Support groups available for Alzheimer’s patients, family

Cathy Buskirk is the manager of the Chiara Center, the unit for dementia patients at St. Francis Home. At the time of this writing, the unit had 19 residents, with space for three more.

Buskirk said the people in her unit get manicures, attend ice cream socials and other activities with the rest of the residents.

“They go on community outings to Denny’s and places like that,” Buskirk said. “Once they become in the end-stages of Alzheimer’s and they’re really not benefiting from the programs any more, we send them back to nursing. Most of them stay the rest of their lives.”

A supervisor from Trinity has offered Buskirk suggestions for additional programs for the unit, such as making memory stories and having families bring in old pictures for their loved ones.

“They’ll each have a box, and when they get upset and it’s hard to talk them down, we’ll open their box,” Buskirk said.

Buskirk also participates in the Alzheimer’s support group at St. Francis. It meets at 7 p.m. the second Thursday of every month at St. Francis Home.

The group consists of caregivers of those suffering from Alzheimer’s or any related memory impairment disease.

Jessica Rogier is the coordinator of the support group, which is free and open to all. No registration is needed.

“We have a couple family members, but most of them are from out in the community that know people and are concerned and want to learn more,” Buskirk said.

Rogier said the support group includes spouses, children, siblings and friends who attend the groups. She reminds participants everything discussed at the meeting is considered confidential and is not to be repeated outside the group. That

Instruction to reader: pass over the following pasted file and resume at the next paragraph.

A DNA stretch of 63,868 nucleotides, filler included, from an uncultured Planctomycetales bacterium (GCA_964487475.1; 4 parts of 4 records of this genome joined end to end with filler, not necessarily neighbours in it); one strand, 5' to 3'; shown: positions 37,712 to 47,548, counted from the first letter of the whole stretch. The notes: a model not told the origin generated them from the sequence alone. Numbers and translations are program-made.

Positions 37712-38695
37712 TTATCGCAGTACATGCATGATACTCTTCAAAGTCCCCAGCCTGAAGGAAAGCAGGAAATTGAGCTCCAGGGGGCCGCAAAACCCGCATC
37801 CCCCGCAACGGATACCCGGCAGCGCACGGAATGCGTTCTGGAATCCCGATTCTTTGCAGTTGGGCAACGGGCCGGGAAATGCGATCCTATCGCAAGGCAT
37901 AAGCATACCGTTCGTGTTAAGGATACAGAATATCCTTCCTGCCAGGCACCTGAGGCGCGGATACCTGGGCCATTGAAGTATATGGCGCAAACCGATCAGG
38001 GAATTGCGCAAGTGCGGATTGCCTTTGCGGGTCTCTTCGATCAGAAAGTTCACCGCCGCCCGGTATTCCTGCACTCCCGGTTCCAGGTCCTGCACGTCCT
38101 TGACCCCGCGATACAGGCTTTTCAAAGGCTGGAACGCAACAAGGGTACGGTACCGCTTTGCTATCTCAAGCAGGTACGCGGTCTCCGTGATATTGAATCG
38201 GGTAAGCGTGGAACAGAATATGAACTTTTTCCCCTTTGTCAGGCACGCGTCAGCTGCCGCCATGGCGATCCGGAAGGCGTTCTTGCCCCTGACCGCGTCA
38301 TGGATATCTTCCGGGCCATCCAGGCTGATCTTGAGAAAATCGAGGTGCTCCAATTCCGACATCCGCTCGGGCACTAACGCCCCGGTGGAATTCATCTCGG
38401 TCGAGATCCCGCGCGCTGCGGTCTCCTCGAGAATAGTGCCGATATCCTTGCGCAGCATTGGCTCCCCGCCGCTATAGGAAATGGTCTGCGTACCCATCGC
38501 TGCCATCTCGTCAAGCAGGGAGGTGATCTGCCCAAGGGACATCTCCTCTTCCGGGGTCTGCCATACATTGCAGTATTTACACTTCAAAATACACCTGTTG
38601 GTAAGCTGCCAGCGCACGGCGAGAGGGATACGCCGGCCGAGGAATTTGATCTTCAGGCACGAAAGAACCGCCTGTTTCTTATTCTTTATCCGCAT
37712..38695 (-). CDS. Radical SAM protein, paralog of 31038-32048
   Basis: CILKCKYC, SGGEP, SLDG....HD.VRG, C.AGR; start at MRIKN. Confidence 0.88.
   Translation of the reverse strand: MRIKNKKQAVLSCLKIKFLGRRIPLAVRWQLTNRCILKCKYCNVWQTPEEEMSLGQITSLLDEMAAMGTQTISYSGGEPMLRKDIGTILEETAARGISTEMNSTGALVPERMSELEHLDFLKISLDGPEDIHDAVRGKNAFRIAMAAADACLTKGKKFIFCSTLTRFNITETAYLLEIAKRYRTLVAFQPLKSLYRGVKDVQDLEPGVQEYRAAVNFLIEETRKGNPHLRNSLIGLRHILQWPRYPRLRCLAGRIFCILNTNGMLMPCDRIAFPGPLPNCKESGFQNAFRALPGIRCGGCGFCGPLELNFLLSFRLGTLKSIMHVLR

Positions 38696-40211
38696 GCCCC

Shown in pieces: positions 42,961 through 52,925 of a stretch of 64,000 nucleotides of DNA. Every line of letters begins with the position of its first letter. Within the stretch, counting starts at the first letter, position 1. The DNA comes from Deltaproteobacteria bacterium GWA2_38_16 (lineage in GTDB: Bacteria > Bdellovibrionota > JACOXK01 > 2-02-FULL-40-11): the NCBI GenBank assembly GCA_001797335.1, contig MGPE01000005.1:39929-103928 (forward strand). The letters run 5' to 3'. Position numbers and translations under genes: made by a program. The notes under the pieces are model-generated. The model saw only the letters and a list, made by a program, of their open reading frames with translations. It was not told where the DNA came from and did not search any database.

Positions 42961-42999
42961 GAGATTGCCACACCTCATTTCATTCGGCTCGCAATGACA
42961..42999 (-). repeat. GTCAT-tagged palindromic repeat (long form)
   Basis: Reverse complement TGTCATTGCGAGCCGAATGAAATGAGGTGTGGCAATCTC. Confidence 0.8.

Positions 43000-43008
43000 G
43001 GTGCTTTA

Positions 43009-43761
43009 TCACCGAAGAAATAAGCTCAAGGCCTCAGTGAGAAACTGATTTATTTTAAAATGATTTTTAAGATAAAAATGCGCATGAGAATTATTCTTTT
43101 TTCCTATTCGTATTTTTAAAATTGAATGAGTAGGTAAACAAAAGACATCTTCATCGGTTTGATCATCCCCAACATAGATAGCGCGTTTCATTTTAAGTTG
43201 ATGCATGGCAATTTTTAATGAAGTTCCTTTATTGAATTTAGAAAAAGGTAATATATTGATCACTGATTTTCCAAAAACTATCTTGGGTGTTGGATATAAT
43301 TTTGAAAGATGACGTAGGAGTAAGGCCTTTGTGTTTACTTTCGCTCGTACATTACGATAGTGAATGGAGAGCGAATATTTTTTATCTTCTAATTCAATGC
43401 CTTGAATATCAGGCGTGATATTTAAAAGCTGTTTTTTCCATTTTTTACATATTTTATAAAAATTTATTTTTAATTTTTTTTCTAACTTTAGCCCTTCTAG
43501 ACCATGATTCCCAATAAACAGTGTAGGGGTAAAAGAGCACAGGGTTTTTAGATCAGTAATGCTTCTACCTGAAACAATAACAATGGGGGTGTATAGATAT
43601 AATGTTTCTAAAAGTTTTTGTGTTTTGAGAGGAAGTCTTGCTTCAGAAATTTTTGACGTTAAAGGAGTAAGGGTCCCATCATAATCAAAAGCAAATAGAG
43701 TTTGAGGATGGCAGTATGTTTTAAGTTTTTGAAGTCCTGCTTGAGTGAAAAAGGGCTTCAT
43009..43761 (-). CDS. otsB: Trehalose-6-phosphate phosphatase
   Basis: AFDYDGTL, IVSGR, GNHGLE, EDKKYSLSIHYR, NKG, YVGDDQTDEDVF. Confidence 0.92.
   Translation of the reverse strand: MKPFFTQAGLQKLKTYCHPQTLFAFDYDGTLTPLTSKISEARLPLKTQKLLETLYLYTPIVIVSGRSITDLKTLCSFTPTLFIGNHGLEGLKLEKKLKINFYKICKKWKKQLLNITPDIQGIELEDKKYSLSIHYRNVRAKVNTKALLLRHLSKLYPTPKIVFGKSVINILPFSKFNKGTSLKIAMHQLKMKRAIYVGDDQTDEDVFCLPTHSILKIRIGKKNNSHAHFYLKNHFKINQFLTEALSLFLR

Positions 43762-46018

way, everyone can be more comfortable.

The monthly meetings typically start with a topic for the night to do some education on the disease and all the aspects that come with it.

“Some of the topics that we have had in the past are how to communicate with your loved one with dementia/Alzheimer’s, behavior and personality changes, the different stages and what to expect next, and we also have guest speakers at times,” Rogier said.

The meeting also includes questions and concerns from members of the group. Those dealing with loved ones with dementia can learn more about the disease, express frustrations and and share tips and advice with each other.

“Those that come have expressed that it is great to be around others that are dealing with the same things. Alzheimer’s disease can be so difficult to understand, as it is different for everyone that has the disease and the symptoms change a lot, too,” Rogier said.

“They truly are supporting each other and that is the best part of all. They are there to get help themselves, but also are giving advice and help to others and that is rewarding too.”

A social worker, Rogier said he has worked at St. Francis for the past 10 years, and the dementia population always has “had a special place in my heart.” Her college training included instruction to facilitate support groups, and she also attends continuing education classes on dementia/Alzheimer’s and yearly training with the Alzheimer’s Association.

In addition, she said she has learned much from individuals in the support group.

“Quite frankly, they have probably taught me the most. There is nothing like real-life experiences when dealing with the disease. I have a lot education on how the disease works and what to expect next, but those that live with it daily are the true experts and the ones that have taught me how to give tips to others on how to help their loved ones,” Rogier said.

Another Alzheimer’s support group meets at 9 a.m. the third Friday of the month at Good Shepherd Home in Fostoria.